Apparently I did not get my fill of New Orleans cuisine this past weekend, as I felt the urge to go to New Orleans Take-Out on Monroe Street last night for dinner. For those of you who have been with me from the very beginning, you might remember that my very first posting, on Wednesday, May 16th, was a review of New Orleans Take-Out. I love it–so delicious, authentic, cheap, quaint, and unique. My dinner of choice, pictured above, is the red beans and rice with extra sausage, and a bonus slab of sweet cornbread, all for $3.85. Incredible! Delicious! Sometimes it pays to go out to dinner. If you haven’t been to New Orleans Take-Out, you must get there soon!

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October 30th, 2007 — 11:53am

My brother’s best friend, and current business associate, Ben, sent me a link for TasteBook, which he thought I might be interested in checking out since I so thoroughly enjoy cooking and baking. Before I provide more details, can I just say that I love Ben? He is so cool, so much cooler than my brother, actually :)

The concept of the TasteBook is pretty neat. For $34.95, you can create your very own personalized hard cover cookbook. Basically, you select 100 recipes from a database of over 25,000 recipes that have been featured in gourmet magazines such as Bon Appetite and Gourmet. Then a personalized cookbook, with your name on the cover (!), is created and sent to you. The service is offered by, which is one of my favorite online recipe sites. The Web site offers tried and true gourmet recipes that are tested and rated by chefs. Very cool. I also think this is a great gift idea for the quickly approaching holiday season!

1 comment » | Kristin's Kitchen

UW-Madison’s Class of 2011

October 30th, 2007 — 11:33am

Class of 2011? God, that makes me feel ancient. Thought some of you UW alums out there might be interested in reading today’s press release from University Communications regarding the current freshman class.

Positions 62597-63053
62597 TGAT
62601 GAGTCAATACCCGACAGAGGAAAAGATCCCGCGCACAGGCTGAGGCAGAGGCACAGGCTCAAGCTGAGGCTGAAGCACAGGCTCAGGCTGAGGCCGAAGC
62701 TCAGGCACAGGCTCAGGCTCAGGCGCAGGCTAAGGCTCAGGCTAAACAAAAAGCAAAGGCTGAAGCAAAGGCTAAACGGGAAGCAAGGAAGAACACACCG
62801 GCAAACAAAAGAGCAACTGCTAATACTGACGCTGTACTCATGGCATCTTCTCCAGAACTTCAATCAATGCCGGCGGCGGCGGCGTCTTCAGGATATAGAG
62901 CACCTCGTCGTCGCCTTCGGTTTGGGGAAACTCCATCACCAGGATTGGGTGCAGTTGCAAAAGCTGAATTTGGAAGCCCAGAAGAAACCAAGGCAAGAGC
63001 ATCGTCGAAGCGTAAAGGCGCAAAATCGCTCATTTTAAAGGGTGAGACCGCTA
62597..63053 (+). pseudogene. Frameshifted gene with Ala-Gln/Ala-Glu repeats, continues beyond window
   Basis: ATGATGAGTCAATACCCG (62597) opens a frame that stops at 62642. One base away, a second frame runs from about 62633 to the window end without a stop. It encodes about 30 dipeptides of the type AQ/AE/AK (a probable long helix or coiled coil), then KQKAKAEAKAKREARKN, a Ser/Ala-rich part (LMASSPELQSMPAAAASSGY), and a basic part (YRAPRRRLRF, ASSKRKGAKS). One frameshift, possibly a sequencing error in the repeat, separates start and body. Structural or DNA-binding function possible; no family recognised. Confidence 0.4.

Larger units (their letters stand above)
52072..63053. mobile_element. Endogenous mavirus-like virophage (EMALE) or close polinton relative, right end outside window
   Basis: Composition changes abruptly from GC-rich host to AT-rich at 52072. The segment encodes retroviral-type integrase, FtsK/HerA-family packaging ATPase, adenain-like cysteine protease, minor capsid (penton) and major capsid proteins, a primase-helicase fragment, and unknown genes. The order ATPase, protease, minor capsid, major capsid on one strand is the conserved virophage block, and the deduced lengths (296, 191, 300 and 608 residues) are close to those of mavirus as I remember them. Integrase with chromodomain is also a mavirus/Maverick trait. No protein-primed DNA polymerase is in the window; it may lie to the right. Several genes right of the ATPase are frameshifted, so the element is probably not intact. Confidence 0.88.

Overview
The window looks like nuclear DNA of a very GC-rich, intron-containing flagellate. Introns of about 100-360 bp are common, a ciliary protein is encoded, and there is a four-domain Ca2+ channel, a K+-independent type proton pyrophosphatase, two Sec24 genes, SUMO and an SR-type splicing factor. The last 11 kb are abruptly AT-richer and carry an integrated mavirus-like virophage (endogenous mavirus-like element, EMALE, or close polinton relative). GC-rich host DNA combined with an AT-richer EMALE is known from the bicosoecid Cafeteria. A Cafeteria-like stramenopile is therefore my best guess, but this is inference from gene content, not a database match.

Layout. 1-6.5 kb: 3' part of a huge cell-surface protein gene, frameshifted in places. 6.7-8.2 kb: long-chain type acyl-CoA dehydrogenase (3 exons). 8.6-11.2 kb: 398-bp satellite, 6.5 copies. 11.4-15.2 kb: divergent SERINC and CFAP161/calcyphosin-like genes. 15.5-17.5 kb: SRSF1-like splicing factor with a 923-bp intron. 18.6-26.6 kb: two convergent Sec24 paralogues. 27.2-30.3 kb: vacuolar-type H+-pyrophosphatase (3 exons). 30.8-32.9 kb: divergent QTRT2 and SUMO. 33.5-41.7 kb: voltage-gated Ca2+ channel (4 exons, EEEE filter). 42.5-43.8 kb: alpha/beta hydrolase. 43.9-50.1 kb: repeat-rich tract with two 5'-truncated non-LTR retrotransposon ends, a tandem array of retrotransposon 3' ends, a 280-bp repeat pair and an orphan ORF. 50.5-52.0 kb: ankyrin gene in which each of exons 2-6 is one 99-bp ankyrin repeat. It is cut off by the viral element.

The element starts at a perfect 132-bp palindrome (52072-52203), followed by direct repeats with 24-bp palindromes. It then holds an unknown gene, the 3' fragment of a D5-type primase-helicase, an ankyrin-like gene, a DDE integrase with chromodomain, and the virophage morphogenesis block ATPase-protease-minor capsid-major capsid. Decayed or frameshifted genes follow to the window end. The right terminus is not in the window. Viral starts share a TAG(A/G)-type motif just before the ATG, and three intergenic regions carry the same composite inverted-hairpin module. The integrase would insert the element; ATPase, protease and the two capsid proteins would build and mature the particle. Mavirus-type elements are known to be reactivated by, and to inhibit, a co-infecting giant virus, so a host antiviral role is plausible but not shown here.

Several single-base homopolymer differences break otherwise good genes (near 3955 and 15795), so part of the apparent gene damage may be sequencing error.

UW-Madison’s Class of 2011 Brings Talent, Diversity

“MADISON – The Class of 2011 at the University of Wisconsin-Madison is an exceptional group of talented and diverse students, says Admissions Director Rob Seltzer.

The university received 24,870 freshman applications, the most in university history. Of those, 13,977 were admitted, and 5,996 students decided to enroll.

“We continue to see extremely high demand for spots in our freshman class,” Seltzer says.

“Some people think we’re trying to become more elitist,” he adds. “But that’s not the case. Quite simply, more and more students are applying for a finite number of slots.”

For fall 2007, the total number of undergraduates is expected to remain roughly even at a projected 28,999, compared to 28,462 last year. Total enrollment is projected at 42,041, compared to 41,466 last year.

Among the freshman statistics, there are several notable achievements, Seltzer says. There is record-high representation of students of color. UW-Madison received 15 percent more applications from students of color, who make up 14 percent of the new class. This year’s freshman class has 836 students of color, up 4.2 percent from last year and up 30 percent from five years ago.

In addition, 1,230, or 20.5 percent, are first-generation college students.
Also, numbers of international freshmen are rebounding. This year’s class has 292, up from 109 in 2002, the year after the Sept. 11 attacks.

Other key characteristics of the incoming freshman class include:
– Academically, 60 percent ranked in the top tenth of their high school classes.
– Women make up 53.5 percent of the class, down from 53.9 percent last year.
– The average ACT score is 28.0, compared to 22.3 for the state and 21.2 for the nation.
– Sixty-four percent intend to take honors courses, and 55 percent plan to study abroad.
– Wisconsin, Minnesota and Illinois are the top feeder states, followed by New York, California, New Jersey and Massachusetts. The top Wisconsin feeder counties are Dane, Waukesha, Milwaukee, Brown, Outagamie and Ozaukee.
– Students come from all states except Arkansas, Idaho, Louisiana, Rhode Island, West Virginia and Wyoming.